Shopian: ‘Teli maali aasen tithi kaeran, tangg cxonthi papen cxearan seeth’. These lines are from a poem of famous Kashmiri Sufi saint and poet Sheikh Noor ud Din Noorani (Sheikh ul Alam) and they mean: ‘A time will come when pear and apple will ripe with apricot’. Sheikh Noorani was predicting signs of doomsday in this poem, one of which was the ripening of pear, apple and apricot at the same time.
But today Sheikh Noorani’s lines come across not as signs of doomsday but as blessings in disguise for apple growers of Kashmir who have taken to high-density apple cultivation.
The traditional crop of apple used to arrive in the month of September in Kashmir, but the high-density apple starts yielding fruit from the month of July. Many orchardists and traders also store their fruit in cold stores for a period of almost seven months, which means the fruit can be sold throughout the year.
According to a horticulture department estimate, about 7,000 kanals of horticulture land in Kashmir have been brought under high-density apple cultivation. The newly introduced high-density apple varieties grown in Kashmir are Jeromine, Gala, King Roat, Golden Reindeer, and many others. Most of these ripen much before the traditional Delicious and Kulu Delicious varieties.
Though no high-density brand, according to experts, can compete with traditional varieties in taste, crunch and shelf life, but their introduction has revolutionised the sector as apples get ready at different stages of the season before the arrival of traditional varieties.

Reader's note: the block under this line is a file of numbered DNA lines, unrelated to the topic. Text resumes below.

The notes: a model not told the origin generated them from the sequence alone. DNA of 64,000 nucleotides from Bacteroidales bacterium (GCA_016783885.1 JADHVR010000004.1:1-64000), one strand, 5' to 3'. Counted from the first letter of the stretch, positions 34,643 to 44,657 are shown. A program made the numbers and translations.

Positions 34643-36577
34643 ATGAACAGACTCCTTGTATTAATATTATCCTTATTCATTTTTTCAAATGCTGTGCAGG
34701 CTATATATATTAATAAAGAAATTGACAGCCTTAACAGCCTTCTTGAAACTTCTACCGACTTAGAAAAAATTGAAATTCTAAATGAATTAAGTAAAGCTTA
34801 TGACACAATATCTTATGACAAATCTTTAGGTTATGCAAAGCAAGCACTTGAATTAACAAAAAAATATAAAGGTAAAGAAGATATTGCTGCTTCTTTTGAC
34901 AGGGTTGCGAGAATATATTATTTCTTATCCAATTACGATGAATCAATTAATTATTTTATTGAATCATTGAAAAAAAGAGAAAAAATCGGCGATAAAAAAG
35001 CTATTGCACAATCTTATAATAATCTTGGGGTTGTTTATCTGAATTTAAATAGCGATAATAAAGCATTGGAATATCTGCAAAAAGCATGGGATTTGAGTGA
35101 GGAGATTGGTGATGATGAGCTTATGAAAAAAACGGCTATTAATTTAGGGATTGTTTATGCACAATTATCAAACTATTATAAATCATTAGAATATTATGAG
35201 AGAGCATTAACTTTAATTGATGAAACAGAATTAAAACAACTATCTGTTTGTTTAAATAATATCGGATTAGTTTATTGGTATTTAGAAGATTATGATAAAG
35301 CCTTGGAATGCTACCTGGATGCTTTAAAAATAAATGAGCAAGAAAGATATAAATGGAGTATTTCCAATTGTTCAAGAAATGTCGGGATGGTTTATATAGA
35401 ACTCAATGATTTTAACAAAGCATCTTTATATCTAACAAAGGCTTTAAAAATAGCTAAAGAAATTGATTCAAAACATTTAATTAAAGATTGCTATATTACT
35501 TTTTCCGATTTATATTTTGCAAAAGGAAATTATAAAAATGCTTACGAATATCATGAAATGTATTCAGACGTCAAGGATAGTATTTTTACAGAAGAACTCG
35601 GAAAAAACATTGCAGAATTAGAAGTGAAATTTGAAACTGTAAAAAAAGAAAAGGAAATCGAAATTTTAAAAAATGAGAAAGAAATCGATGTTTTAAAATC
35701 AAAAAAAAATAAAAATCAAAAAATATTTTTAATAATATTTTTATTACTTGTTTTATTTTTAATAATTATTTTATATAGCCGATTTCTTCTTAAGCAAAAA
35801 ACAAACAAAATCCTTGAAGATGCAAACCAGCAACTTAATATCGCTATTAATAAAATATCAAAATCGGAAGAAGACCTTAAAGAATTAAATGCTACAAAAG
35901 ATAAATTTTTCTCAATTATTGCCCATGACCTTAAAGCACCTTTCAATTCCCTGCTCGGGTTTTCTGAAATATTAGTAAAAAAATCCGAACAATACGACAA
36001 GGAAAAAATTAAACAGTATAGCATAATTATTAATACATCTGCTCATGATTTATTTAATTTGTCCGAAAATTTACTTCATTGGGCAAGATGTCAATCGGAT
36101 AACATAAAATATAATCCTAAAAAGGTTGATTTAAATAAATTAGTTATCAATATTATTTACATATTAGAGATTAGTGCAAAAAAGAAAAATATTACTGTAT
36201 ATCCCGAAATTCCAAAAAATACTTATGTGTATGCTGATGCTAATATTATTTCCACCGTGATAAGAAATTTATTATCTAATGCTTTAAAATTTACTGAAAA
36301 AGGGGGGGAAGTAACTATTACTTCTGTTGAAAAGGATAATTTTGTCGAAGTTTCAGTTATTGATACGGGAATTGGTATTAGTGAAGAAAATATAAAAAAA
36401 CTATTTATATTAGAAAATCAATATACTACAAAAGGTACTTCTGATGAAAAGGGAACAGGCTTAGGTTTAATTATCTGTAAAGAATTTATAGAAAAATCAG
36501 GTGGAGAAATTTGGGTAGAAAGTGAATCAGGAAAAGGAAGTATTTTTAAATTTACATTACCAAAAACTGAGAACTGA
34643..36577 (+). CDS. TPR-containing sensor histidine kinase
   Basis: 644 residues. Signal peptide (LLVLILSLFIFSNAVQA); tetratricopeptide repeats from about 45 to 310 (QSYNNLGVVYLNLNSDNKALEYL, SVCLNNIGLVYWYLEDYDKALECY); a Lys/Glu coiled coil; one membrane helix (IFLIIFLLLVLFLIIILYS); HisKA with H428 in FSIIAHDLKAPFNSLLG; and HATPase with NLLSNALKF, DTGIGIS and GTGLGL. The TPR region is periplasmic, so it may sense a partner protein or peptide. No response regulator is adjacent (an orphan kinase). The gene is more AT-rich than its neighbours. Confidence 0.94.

Javid Ahmad, a horticulture expert, said that the new varieties maintain the demand and supply chain in the market, and second, they give sufficient time to growers to prepare, pick, pack and transport the fruit to markets.
An official from the horticulture department said that many other schemes are in the pipeline to boost the extent of high-density apple cultivation.
“Under the government subsidy scheme, horticulture department pays half of the expenses when people opt for high-density fruit growing. It includes support system, plants, drip set and other facilities. However, many growers do so without any subsidy and buy similar facilities from private importers,” the official said.
Bilal Ahmad Malik, a grower from Shopian, said that indeed a strange time has come when apricot and apple are ripening at the same time. “On the one hand it has signalled good fortune but at the same time it has also proven true the prediction of the famous Sufi saint regarding doomsday,” Malik said.
According to the J&K Economic Survey 2017, half of Kashmir’s population, comprising over 34 lakh souls (7 lakh families) is directly dependent on horticulture sector. According to the 2015-16 survey, 3.57 lakh hectares of land in Kashmir is under horticulture sector, up from 2.95 lakh hectares in the financial year 2007-08.